Similarly, amount of tilt of the layers 19C can also be determined based on the inclination of the acoustic beam 18 (e.g., relative to borehole axis 15) and received acoustic wave 21D. FIG. 14C shows a situation where the layers 19C are tilted relative to the borehole 11 or borehole axis 15. In this case, the beam steering device 20 (e.g., a tiltable acoustic mirror or prism, etc.) which is disposed in front of the source 30 can be used to direct the acoustic beam 18 in any direction including a direction towards the layers 19C. If the steering device 20 is positioned vertically, then it allows the sound beam from the source to pass through without any significant amount of blockage. If the layers 19C are tilted at an angle then the acoustic beam 18 will not be reflected by the layers 19C and as a result no reflected acoustic signal is detected by the receiver 24. If, on the other hand, the steering device 20 is rotated or tilted such that the orientation of the acoustic beam 18 is substantially perpendicular or normal to layers 19C, an acoustic signal 21D can then be reflected from the tilted layers 21D and can be detected by the receiver 24. The steering device can be oriented azimuthally in addition to inclination or elevation to provide a complete picture of what lies ahead of the drilling bit.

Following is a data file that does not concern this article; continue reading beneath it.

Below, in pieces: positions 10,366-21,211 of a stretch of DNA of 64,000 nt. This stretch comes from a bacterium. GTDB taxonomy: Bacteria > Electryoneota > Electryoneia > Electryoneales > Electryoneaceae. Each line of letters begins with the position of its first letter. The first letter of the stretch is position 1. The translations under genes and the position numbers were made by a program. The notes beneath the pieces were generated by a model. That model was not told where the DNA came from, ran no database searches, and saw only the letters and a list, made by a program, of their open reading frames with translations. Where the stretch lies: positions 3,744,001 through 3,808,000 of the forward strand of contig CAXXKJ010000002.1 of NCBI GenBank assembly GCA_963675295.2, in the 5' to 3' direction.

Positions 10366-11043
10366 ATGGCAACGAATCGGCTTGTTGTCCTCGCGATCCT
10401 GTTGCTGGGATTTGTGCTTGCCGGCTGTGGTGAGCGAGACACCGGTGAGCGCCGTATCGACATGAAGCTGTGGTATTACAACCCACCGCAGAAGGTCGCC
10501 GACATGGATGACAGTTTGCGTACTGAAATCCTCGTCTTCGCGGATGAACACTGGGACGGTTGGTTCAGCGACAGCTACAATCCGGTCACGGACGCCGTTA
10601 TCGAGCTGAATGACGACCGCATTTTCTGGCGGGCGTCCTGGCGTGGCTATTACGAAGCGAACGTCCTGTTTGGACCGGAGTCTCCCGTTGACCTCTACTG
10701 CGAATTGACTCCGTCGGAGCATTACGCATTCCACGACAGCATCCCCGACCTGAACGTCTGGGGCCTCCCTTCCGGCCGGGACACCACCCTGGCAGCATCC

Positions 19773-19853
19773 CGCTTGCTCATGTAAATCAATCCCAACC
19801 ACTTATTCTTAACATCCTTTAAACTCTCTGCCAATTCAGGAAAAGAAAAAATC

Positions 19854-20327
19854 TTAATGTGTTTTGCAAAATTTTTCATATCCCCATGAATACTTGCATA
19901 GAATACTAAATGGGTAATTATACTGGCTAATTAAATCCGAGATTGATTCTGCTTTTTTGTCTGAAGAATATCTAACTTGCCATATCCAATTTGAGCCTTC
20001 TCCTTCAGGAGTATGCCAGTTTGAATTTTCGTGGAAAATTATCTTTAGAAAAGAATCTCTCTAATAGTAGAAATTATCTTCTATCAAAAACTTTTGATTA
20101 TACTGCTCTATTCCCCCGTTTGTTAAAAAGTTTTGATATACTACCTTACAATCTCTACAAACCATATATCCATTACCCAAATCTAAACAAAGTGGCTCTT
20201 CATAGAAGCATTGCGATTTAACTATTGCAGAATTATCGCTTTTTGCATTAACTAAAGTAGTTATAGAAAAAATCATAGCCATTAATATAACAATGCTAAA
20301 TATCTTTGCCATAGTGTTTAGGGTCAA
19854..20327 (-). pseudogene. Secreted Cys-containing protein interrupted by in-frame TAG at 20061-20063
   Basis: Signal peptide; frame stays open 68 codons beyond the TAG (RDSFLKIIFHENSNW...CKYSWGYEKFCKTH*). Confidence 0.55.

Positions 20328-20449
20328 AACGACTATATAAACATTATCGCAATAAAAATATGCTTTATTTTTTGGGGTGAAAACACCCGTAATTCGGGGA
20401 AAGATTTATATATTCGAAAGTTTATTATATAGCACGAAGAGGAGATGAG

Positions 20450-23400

As shown in FIG. 1B, the receiver 24 can also be provided within housing 22. However, the receiver 24 can also be provided separate from the housing 22 to allow independent movement of the receiver 24 and source 16. The receiver 24 can be configured so as to receive the reflected, scattered, diffracted, etc. wave 21. In one embodiment, an acoustic absorber 23 can be disposed between the acoustic beam guide 20 and the receiver 24, for example to prevent acoustic waves that may have not been reflected or otherwise directed by beam guide 20 from reaching the receiver 24. In one embodiment, by placing the receiver 24 within the same housing 22, the receiver 24 is able to receive the reflected or scattered wave 21 while the housing 22 is moved, i.e., the source 16 and the receiver 24, and the housing 22, etc. are moved as a whole as a single device 9 along the borehole 11 (as shown in FIG. 14). However, in another embodiment, the acoustic source (e.g. the acoustic source 16 with mixing material 17 or the acoustic source 30) and the receiver 24 can be independently moved along the borehole 13. The reflected acoustic waves 21 are detected by receiver 24 and are converted into an electrical signal which can be transmitted to processing electronics 26 for analysis. The processing electronics 26 can include a computer with appropriate software for characterizing the rock formation or material or structure surrounding the borehole, including producing 2D or 3D images of the formation or the material around the borehole 11.